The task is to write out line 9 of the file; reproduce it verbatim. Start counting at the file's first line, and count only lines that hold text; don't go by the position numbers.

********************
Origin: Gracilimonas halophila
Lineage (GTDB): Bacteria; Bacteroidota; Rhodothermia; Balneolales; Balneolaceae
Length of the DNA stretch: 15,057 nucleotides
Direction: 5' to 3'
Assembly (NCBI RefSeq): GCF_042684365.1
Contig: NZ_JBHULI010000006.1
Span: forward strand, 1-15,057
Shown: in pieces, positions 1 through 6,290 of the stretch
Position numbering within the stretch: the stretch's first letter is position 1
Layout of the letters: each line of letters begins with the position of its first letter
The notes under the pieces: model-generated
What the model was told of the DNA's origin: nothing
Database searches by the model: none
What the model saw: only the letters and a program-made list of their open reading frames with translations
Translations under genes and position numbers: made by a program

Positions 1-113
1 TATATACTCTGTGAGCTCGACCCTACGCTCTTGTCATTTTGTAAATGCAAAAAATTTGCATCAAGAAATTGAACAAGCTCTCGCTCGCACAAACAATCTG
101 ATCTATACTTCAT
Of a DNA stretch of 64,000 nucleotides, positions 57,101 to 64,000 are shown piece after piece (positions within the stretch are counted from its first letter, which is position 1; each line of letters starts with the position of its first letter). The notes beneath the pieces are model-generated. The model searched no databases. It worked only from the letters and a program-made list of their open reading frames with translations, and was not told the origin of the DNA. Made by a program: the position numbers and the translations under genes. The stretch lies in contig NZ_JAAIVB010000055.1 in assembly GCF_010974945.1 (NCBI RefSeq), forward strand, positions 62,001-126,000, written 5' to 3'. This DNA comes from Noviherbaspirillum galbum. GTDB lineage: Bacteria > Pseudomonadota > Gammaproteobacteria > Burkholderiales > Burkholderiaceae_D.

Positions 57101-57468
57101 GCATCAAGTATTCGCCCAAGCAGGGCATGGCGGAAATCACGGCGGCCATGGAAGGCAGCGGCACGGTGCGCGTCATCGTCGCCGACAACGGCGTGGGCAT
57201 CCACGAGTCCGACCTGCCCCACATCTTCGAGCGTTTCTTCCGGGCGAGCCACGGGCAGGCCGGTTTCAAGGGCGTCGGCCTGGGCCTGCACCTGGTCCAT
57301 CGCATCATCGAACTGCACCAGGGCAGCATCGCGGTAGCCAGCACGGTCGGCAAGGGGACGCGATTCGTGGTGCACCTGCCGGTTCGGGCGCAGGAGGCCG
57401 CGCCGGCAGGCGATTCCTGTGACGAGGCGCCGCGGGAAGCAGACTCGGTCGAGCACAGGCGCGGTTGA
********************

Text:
Position numbering within the stretch: the stretch's first letter is position 1